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  5. "Bonne semaine !"

"Bonne semaine !"

Translation:Have a good week!

March 27, 2013

23 Comments


https://www.duolingo.com/profile/Persikov

Is this a thing in French, like "Have a good week!" in English?


https://www.duolingo.com/profile/P-Brain

I can confirm that "Have a good week" was accepted as a correct translation (and I believe it's the most accurate English equivalent to this statement)


https://www.duolingo.com/profile/n6zs

Exactly. Just like "Bonne journée" = have a good day. "Bonne soirée" = Have a good evening, etc.


https://www.duolingo.com/profile/Persikov

I'm almost certain that the accepted translation has changed in the two years since a made my comment - as it wouldn't make any sense with the current one ;)


https://www.duolingo.com/profile/PeaceJoyPancakes

The example translation currently on the Android app is "Good week!", whereas on the website it's "Have a good week!" (In fact just now on the app I was required to enter "good week" for a put-the-words-in-order question, not "have a good week".)

This sort of discrepancy remains common on Duolingo.

(Some of the questions on the Android app don't even show an example translation at the top of the discussion page.)


https://www.duolingo.com/profile/n6zs

I think I may have discovered why (it's subtle) and rendered a fix. Let me know if you see it again. It takes a day or so for the system to reset so give it until next week.


https://www.duolingo.com/profile/n6zs

@Roger The app version is a different animal entirely it seems. "Have a good week" is the standard English for this kind of thing, along with "Bonne journée" (have a good day), Bonne dimanche (have a good Sunday), etc. Having said that, staff (not moderators) are making their own changes to translations and "good week" has been stricken from the list. "Good week" is quite literal, but does not seem natural/idiomatic, IMO. Perhaps that is their new thinking on the subject.


https://www.duolingo.com/profile/_Kierz_

why feminine not masculine?


https://www.duolingo.com/profile/n6zs

It's only because the noun "semaine" is feminine. It's not because it's part of a pattern.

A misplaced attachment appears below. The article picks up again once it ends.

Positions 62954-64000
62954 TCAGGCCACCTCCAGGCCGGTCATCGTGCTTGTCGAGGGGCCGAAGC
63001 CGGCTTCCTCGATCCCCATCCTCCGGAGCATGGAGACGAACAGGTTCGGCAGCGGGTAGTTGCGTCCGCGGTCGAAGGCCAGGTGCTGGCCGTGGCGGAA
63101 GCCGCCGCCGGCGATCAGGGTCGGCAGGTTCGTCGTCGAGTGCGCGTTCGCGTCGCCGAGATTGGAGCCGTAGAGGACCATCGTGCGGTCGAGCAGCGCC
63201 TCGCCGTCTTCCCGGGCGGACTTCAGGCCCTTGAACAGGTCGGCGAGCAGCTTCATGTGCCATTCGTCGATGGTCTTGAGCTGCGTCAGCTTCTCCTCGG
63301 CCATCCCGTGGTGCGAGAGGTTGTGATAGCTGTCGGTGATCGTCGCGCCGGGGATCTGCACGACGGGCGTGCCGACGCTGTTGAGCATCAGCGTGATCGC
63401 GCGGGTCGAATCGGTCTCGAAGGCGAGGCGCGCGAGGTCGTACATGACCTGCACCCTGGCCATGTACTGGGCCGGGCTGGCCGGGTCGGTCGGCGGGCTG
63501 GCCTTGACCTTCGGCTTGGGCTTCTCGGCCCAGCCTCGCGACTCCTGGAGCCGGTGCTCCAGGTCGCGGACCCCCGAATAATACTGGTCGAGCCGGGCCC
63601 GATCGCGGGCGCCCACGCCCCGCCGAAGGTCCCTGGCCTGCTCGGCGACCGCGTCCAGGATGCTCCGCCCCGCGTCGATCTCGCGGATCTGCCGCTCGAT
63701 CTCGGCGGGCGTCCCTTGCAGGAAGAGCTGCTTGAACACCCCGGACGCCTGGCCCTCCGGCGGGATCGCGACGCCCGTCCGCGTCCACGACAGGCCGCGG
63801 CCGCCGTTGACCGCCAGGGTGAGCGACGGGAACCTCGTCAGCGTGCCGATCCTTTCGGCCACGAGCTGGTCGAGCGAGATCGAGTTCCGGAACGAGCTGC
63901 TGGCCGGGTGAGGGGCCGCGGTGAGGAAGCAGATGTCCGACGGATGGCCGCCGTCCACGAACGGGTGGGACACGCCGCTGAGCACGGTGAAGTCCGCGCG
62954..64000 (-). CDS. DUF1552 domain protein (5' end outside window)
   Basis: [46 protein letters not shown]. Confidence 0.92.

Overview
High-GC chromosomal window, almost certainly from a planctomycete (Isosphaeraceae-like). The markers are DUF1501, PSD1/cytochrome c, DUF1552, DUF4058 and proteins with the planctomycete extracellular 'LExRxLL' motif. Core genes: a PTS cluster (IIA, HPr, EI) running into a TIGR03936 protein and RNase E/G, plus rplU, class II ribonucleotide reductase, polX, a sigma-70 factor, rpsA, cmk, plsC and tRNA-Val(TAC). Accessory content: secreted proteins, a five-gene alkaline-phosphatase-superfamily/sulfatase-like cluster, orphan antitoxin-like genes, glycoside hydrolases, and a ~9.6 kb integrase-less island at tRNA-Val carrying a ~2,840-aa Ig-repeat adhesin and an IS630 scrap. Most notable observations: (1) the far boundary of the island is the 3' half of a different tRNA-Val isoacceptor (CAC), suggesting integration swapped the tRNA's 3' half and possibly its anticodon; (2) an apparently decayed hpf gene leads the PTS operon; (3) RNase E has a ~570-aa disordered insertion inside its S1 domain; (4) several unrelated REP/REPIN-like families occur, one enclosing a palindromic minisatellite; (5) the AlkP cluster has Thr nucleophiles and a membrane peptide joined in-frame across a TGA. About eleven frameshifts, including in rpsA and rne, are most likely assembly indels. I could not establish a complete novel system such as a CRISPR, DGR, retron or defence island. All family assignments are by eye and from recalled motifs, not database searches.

https://www.duolingo.com/profile/_Kierz_

D'accord merci!


https://www.duolingo.com/profile/mjtischer

It's phrases like this that make learning another language worthwhile - to think I lived my entire life without knowing to wish anyone a "good week!" - what a life, friends, what a desolate life


https://www.duolingo.com/profile/LindaB_Duolingo

Oh, dear! Oh, là là! Courage, ma chère MJT. Bonne semaine!

Your turn. :)


https://www.duolingo.com/profile/mjtischer

Bonne semaine et bonne dimanche!


https://www.duolingo.com/profile/Lng52-._

Here's another option: "Passe/Passez une bonne semaine".


https://www.duolingo.com/profile/Qiset1
  • 1482

So what is wrong with a literal transation? I.e. "good week"


https://www.duolingo.com/profile/funky4lyf

Isn't a better translation, "Great week!" ?


https://www.duolingo.com/profile/n6zs

In typical English, it would be "Have a..." nice week. It's along the same order as "bonne soirée", have a good/nice evening, "bonne journée" have a good/nice day.


https://www.duolingo.com/profile/aidanfrance

who says "good week"


https://www.duolingo.com/profile/n6zs

In English, we say "have a good week" but there is no "have a" in the French. Just like "bonne journée" means "have a nice day". We have definitely moved beyond the word-for-word translation stage of learning French.


https://www.duolingo.com/profile/JohnMorgan833858

so apparently "Good week!" is wrong, despite that being the literal grammatical translation.


https://www.duolingo.com/profile/n6zs

Hi, John. Right. Literal/yes. Natural/no. And I really don't know people who go around saying "Good week" to others. The meaning of the French is "Have a good week!" Just like "Bonne anniversaire" is "Happy Birthday" (even though it doesn't say "happy") and "Bonne année !" is "Happy New Year" even though there is no "happy" and no "new". This may seem a bit odd but we must recognize the idea that French expressions are to be translated into natural English expressions which convey the same meaning. It is very often true that literal translations are just....well, odd.


https://www.duolingo.com/profile/A-soup-can

Well, it makes an interesting greeting.


https://www.duolingo.com/profile/n6zs

It's not a greeting, but perhaps something you might say (on parting) to someone whom you will not see until the next weekend.

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